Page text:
Remember, to maintain this benefit these tires must only be topped off with nitrogen. Jennifer Stockburger, a senior automotive engineer at Consumer Reports, points out that once you add any air “you have essentially contaminated the nitrogen inside and reduced its benefits.” That’s why nitrogen-filled tires have a green valve cap.
Having your tires filled with nitrogen does not mean you can skip the monthly check to make sure they are properly inflated. A slow leak can drop the pressure 50 percent, and you wouldn’t know it by just looking at the tire.
Is there any truth to the claim that some expensive spark plugs make? They claim to give you more bang for your buck – dramatically better gas mileage than regular spark plugs?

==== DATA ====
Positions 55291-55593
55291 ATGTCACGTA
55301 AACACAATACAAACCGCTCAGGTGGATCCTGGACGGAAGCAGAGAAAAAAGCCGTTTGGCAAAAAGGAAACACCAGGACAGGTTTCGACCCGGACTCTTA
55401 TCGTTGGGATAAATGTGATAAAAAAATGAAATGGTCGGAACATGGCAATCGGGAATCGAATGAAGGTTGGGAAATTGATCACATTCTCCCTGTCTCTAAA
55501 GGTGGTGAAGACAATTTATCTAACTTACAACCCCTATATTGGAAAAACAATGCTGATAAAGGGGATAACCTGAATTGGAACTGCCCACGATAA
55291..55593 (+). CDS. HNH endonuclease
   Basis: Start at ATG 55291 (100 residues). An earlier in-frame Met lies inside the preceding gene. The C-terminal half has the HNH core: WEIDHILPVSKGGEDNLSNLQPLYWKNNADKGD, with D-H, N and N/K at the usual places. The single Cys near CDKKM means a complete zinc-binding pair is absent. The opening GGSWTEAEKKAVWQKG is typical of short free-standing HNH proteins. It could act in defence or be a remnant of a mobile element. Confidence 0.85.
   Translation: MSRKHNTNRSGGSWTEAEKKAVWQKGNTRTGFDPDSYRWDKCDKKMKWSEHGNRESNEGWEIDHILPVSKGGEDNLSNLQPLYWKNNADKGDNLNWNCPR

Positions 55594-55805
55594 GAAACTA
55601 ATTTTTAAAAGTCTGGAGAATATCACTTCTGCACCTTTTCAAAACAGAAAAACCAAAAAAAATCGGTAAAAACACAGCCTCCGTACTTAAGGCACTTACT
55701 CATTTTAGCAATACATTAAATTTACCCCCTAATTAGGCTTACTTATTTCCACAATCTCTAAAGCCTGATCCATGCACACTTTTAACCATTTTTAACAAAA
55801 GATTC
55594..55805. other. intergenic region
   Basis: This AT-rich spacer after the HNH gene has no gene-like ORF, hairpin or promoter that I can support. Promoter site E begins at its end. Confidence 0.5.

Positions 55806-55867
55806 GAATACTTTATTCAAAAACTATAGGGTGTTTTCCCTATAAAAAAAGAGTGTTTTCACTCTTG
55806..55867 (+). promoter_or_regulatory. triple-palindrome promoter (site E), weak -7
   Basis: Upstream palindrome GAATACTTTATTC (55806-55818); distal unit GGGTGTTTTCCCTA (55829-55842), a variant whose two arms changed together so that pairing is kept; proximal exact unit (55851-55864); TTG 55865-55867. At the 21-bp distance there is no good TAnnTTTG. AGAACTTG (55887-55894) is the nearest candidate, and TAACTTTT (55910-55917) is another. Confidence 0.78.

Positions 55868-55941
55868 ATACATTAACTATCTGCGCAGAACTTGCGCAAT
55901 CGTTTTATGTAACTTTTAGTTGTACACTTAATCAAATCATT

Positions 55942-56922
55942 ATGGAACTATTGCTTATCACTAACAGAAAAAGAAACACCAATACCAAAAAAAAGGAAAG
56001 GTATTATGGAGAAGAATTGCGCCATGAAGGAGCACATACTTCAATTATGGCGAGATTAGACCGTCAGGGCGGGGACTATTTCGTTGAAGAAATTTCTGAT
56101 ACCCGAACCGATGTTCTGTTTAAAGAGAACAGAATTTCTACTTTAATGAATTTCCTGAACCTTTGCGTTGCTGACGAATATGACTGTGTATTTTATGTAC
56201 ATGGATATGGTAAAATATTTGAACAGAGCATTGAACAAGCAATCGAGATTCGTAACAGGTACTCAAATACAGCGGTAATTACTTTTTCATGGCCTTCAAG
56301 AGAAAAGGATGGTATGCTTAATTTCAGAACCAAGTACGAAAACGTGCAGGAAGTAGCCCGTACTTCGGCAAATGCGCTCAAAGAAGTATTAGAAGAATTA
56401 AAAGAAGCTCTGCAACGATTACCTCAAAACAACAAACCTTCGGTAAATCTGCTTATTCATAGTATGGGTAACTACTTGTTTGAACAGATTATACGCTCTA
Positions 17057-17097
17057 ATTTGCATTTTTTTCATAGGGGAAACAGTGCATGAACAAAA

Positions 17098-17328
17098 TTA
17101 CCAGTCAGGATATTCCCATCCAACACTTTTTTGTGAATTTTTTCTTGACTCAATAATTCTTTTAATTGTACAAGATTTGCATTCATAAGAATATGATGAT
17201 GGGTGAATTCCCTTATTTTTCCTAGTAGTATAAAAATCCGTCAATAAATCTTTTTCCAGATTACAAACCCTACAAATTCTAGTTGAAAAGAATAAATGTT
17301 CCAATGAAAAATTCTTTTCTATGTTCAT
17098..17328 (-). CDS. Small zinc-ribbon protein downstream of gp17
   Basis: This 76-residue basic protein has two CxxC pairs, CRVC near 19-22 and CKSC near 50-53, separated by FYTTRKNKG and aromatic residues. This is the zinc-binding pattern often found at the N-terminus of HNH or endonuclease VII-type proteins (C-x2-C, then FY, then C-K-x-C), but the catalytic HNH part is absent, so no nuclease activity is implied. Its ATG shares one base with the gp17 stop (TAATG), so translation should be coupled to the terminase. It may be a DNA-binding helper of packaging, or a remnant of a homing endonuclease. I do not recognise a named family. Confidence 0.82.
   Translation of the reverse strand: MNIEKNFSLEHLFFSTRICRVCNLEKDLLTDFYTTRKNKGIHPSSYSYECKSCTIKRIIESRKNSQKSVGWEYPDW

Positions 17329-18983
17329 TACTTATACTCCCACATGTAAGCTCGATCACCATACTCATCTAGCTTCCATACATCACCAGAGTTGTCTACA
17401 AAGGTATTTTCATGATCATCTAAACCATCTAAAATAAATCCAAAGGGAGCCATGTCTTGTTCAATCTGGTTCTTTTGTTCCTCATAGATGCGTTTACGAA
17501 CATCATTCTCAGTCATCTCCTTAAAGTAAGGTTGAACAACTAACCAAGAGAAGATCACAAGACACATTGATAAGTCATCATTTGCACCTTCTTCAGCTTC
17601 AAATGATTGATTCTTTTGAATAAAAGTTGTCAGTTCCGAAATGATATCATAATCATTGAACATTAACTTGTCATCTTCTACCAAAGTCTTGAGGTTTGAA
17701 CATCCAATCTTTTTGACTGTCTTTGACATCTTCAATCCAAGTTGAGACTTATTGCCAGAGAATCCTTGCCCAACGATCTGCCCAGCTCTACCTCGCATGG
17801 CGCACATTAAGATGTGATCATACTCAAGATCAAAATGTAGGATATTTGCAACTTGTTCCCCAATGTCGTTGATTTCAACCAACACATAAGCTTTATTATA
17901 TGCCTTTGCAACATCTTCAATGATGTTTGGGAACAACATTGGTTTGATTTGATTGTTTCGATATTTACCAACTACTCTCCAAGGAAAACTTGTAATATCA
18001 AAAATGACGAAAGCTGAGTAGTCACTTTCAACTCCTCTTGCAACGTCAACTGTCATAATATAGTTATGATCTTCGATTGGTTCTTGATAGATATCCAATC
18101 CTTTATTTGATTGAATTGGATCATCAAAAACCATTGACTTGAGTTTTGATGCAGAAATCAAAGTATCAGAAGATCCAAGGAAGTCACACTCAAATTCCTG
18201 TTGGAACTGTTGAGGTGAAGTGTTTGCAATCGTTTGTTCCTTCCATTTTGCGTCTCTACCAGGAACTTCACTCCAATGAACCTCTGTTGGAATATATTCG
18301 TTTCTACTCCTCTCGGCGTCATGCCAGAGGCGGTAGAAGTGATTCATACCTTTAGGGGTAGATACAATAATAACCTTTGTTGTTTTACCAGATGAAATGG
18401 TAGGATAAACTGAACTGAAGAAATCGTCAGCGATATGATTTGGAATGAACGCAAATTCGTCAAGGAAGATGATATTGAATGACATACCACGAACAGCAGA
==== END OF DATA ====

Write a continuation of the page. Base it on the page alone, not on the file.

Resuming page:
— Dareld C., Marysville, Wash.
Save your money. Platinum-tipped plugs will probably last longer, but the automotive experts I spoke with say there’s little chance they can significantly boost your mileage. According to John Ibbotson, a technician with the Consumer Reports auto test division, these so-called “high performance” aftermarket plugs “will not result in enough change (in fuel savings) to justify the cost.” If your spark plugs are worn, a new set of regular plugs is all you need to improve your gas mileage.
What do you think about the 30K, 60K and 100K suggested service for cars? I change my oil every 5,000 miles at the dealer. Do I still need to spend the money on these expensive suggested services?
— Jeff M., Beaverton, Ore.